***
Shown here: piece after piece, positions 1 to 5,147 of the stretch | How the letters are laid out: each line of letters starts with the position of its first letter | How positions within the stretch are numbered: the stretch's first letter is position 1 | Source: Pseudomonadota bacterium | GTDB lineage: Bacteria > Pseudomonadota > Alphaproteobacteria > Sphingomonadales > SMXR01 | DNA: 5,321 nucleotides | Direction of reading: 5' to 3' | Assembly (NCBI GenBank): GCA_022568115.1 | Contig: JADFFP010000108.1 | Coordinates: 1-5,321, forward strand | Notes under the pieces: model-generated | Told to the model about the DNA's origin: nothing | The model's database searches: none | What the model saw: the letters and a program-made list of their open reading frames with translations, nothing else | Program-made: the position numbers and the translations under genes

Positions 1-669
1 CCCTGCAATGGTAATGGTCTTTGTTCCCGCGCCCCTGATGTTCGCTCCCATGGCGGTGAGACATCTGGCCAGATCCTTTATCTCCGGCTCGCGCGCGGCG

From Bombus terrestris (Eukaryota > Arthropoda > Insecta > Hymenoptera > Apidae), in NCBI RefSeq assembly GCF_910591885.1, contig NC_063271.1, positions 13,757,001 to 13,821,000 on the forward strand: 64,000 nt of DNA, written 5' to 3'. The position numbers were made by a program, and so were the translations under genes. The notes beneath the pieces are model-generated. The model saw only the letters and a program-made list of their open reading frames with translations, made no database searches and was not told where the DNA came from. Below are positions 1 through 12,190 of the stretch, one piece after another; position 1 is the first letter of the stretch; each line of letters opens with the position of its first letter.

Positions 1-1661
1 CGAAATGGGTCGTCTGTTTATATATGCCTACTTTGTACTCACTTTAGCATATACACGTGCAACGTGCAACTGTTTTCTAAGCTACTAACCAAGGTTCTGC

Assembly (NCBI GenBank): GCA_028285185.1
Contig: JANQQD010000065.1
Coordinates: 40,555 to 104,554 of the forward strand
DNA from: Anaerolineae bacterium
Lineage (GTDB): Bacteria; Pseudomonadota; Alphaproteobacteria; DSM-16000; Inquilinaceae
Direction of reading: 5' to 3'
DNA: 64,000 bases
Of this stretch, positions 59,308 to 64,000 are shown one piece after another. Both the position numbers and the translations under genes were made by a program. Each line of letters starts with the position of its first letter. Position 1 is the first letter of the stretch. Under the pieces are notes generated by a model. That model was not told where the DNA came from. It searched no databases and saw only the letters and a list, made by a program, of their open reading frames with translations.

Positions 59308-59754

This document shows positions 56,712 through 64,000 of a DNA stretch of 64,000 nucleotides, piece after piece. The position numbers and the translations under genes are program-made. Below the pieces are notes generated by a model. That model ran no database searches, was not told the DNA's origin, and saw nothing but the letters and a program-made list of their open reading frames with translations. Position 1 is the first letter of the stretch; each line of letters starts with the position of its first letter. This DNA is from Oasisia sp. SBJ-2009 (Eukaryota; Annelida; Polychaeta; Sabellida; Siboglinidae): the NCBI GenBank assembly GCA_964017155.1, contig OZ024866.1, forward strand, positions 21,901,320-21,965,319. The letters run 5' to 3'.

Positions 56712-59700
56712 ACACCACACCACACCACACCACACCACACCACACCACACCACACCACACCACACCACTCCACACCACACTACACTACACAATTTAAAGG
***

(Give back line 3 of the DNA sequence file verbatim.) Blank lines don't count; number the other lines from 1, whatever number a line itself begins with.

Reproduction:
1 CCCTGCAATGGTAATGGTCTTTGTTCCCGCGCCCCTGATGTTCGCTCCCATGGCGGTGAGACATCTGGCCAGATCCTTTATCTCCGGCTCGCGCGCGGCG